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ANN's Daily Aero-Tips (03.11.06): Aviation Safety Reporting System

Aero-Tips!

A good pilot is always learning -- how many times have you heard this old standard throughout your flying career? There is no truer statement in all of flying (well, with the possible exception of "there are no old, bold pilots.") It's part of what makes aviation so exciting for all of us... just when you think you've seen it all, along comes a scenario you've never imagined.

Aero-News has called upon the expertise of Thomas P. Turner, master CFI and all-around-good-guy, to bring our readers -- and us -- daily tips to improve our skills as aviators, and as representatives of the flying community. Some of them, you may have heard before... but for each of us, there will also be something we might never have considered before, or something that didn't "stick" the way it should have the first time we memorized it for the practical test.

It is our unabashed goal that "Aero-Tips" will help our readers become better, safer pilots -- as well as introducing our ground-bound readers to the concepts and principles that keep those strange aluminum-and-composite contraptions in the air... and allow them to soar magnificently through it.

Look for our daily Aero-Tips segments, coming each day to you through the Aero-News Network. Suggestions for future Aero-Tips are always welcome, as are additions or discussion of each day's tips. Remember... when it comes to being good pilots, we're all in this together.

Aero-Tips 03.10.06

Many call it aviation’s "get out of jail free" card. It’s the Aviation Safety Reporting System (ASRS).

Administered by the National Aeronautics and Space Administration (NASA), the ASRS is best known to pilots as the form we carry to report something that goes wrong on a flight before the Federal Aviation Administration (FAA) might initiate "certificate action," or a possible suspension of our pilot certificates. The "get out of jail free" aspect of ASRS, however, is not the program’s end goal—it’s the incentive we have as pilots (and mechanics, controllers and other aviation professionals) to provide input to NASA’s safety database.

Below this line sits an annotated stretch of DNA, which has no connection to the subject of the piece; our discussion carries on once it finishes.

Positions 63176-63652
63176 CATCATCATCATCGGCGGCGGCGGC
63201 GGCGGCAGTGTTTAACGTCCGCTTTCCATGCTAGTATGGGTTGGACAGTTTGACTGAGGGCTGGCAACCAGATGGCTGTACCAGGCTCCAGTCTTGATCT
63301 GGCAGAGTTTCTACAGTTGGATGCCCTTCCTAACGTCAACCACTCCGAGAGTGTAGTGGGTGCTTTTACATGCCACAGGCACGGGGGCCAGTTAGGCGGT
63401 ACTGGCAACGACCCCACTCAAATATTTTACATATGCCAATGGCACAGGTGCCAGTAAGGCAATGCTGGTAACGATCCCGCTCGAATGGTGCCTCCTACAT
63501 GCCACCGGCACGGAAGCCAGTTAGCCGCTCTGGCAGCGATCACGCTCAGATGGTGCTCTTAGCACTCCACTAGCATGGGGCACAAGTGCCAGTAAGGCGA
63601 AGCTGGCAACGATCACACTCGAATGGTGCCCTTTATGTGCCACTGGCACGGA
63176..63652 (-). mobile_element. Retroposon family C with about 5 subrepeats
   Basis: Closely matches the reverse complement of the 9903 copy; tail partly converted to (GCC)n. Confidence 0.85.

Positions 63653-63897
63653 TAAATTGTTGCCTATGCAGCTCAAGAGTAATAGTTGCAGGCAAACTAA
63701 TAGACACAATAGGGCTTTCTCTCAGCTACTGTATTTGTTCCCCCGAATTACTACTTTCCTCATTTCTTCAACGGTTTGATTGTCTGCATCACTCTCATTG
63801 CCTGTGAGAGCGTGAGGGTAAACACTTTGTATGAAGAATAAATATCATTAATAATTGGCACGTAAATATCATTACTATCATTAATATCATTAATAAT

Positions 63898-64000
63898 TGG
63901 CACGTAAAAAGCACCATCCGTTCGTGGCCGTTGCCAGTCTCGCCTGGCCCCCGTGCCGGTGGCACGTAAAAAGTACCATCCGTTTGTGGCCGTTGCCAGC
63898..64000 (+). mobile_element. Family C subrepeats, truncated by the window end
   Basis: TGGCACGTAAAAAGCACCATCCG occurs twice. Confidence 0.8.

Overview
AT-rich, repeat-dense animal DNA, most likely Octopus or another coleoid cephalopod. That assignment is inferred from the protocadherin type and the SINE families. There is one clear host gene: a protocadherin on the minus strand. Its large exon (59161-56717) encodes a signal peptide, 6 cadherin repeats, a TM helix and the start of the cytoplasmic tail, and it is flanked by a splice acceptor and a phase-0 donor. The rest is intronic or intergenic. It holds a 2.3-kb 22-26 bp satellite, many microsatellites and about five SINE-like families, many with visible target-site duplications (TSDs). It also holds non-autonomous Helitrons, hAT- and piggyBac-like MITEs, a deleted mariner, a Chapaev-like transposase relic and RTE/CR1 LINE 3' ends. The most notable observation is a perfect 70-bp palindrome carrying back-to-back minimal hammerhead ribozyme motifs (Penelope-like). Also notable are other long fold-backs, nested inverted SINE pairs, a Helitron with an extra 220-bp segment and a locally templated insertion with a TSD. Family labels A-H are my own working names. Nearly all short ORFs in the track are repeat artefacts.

Purpose of the ASRS is to "lessen the likelihood of aviation accidents" by:

  1. Identifying deficiencies and discrepancies in the National Airspace System (NAS) so they can be remedied;
  2. Supporting policy planning and NAS improvements; and
  3. Strengthening the foundation of aviation human factors research.

ASRS seeks to include safety data in research from incidents that do not make it into the database otherwise (via a National Transportation Safety Board [NTSB] accident report). Immunity from penalties is our incentive to voluntarily submit information. The FAA has "committed itself not to use ASRS information against [submitters] in enforcement actions. NASA "de-identifies" submissions, i.e., removes all personal identification from reports, before entering them into the safety database.

Claiming Immunity

FAR 91.25 "prohibits the use of any reports submitted... under the ASRS (or information derived therefrom) in any disciplinary action, except information concerning criminal offenses or accidents..." This is generally interpreted to mean no civil penalty (fine or certificate suspension) will be levied in the case of an inadvertent transgression that did not result in an accident. An "altitude bust," a Temporary Flight Restriction (TFR) transgression or a near-midair collision would be examples of cases where filing an ASRS report might prevent penalties.

Aero-tip of the day: See FAA Advisory Circular 00-46D for much more about the ASRS.

FMI: Aero-Tips

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